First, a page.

The Stuff That Dreams Are Made Of

Finally! Better late than never, here is my triumphant return with a review of the Maltese Falcon. Expect the Art of the Trailer schedule to recommence in about a week, and I have some more good stuff on the way pronto. Enjoy 🙂

**Summer Film Challenge 2011**
Film:  Maltese Falcon
My Rating:  8/10

This film is blunt so I will strive to be also:  it is the epitome of Film Noir.  The “fight for my own cause” detective, the femme fatale, the mysterious gangsters and the more mysterious treasure.  I can fully see why it has sealed the title of the Perfect Noir film but I have a few issues with it.

First and foremost, let me start off by offending most of you: I have a new famous actor  to add to my “Can’t act” list – HUMPHREY BOGART.  He shows no emotion during any of his scenes.  He has the exact opposite problem of Daniel Radcliffe – I can tell he is processing the emotions of the characters but it is too buried in his eyes.  You can see that it is there but only just.  Maybe I should say that he can only act as one character, which isn’t much of an upgrade (Nicholas Cage, Keanu Reeves, etc).  It is the same roles and same non-emotional response we see in Sam Spade as is found in Rick Blaine of Casablanca.  You stop seeing the roles because you can’t stop seeing Humphrey Bogart, “that wonderful, classic actor”.  It really made it hard to enjoy the film. [In case you are wondering the other major figure of that list is the GREAT AND MIGHTY Orson Welles]

The second thing is the blistering pace of Film Noir.  It both makes the film work and can make it not work at all. In this case it did a little of both.  I enjoyed that the film kept moving and shifting, never giving you time to stop and figure it all out.  However, I did get a little lost towards the end.  Basically it is a trade-off that if you want that action pace you have to deal with some people losing the plot for a bit.  I am sure that a second viewing would help me understand it better.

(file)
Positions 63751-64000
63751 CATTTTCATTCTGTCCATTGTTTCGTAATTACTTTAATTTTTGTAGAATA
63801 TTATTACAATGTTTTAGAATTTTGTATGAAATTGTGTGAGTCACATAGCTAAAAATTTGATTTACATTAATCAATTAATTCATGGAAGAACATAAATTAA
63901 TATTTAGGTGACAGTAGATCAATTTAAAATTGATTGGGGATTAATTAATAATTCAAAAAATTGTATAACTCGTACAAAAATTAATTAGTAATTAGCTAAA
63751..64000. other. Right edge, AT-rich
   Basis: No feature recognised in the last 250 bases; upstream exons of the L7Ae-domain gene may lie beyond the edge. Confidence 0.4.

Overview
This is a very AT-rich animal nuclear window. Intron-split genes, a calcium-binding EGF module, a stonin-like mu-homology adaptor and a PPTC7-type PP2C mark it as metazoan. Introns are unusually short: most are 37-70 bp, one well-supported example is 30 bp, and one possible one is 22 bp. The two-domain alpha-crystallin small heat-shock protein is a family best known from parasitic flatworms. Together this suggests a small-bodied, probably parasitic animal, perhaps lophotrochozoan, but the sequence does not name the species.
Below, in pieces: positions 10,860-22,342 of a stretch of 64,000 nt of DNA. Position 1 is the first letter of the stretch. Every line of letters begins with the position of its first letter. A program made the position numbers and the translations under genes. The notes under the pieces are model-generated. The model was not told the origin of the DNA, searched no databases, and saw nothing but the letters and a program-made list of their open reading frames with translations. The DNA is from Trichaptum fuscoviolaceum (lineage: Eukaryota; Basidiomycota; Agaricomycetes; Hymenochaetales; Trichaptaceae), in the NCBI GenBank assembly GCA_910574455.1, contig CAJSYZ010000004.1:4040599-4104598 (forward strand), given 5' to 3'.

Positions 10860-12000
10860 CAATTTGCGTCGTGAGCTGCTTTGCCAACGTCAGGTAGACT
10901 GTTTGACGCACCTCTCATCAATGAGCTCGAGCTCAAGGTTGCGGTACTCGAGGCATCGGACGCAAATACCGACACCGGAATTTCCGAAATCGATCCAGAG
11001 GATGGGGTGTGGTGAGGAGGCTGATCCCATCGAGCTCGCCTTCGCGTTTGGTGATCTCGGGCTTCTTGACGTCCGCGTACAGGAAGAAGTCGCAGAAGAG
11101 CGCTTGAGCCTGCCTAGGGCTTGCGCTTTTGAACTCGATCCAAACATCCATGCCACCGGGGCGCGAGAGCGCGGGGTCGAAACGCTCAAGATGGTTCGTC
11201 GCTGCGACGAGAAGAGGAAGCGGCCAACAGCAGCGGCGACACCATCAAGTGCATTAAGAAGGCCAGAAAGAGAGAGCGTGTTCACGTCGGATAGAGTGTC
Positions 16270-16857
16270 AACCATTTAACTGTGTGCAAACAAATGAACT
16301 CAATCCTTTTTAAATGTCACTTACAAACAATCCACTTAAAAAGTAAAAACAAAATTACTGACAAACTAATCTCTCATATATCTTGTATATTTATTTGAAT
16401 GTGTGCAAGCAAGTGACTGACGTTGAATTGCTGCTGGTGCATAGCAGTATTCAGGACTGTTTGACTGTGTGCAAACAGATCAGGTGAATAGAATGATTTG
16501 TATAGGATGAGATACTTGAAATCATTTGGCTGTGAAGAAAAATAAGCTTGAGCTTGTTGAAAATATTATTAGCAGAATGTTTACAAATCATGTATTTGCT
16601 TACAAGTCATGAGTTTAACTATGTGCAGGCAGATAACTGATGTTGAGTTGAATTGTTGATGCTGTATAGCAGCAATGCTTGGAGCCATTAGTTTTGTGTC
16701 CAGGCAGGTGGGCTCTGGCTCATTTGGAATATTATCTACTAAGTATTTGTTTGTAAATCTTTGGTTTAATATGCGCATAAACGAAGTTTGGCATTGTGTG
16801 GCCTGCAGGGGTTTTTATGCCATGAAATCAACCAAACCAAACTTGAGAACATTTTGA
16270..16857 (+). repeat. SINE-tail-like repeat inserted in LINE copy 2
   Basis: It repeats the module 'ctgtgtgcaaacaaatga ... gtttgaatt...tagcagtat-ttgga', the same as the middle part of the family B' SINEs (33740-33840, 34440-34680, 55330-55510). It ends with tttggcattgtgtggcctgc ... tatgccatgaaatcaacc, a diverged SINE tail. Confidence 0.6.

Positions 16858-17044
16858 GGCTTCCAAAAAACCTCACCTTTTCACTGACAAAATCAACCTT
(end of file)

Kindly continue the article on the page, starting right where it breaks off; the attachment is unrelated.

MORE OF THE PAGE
And on that note I must clarify that I knew how it ended before I saw the film (Thanks AFI’s Top 100 Movie Quotes!) BUT it was still fun to get there.  I did enjoy watching Spade delve deeper and deeper into the mystery of the Falcon and the hunt for it.  It was fun to watch him get to the place of being in the thick of it all.

My only other note is that while Peter Lorre and Sydney Greenstreet give excellent performances, Mary Astor never acted the way her character really was. Is she the coldhearted player she seemed to actually be or was she in reality the sweat girl caught up in it all?  Just like Bogart, I can tell that she (Astor) knows the answer but her performance doesn’t give me (the audience) any answers.  Really disappointing there.

Ultimately I would say that it was a good story that was marred by some rather mediocre acting.  The good performances balanced it out however so I will gladly give it an 8 out of 10. Glad to cross that of the list of movies to see.

Whelp! Thanks for sticking around. I know it took me forever to get this out and I thank you for my patience.  I just got really busy – my mom and I drove across country, I have been moving into my junior year of college, and I found this really weird device….from the future?  I don’t really know.  I will have to compile all of my notes and put them up on the blog soon…so be expecting that.  I also just finished Assassin’s Creed II!  So that review will be up very soon as well!  Finally the Art of the Trailer will return this Friday with my review of the teaser for the Hunger Games film!  Yeah!  Thanks all and check back soon for new content!

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Author: Tyler D. Welch

Filmmaker, Storyteller, Scholar

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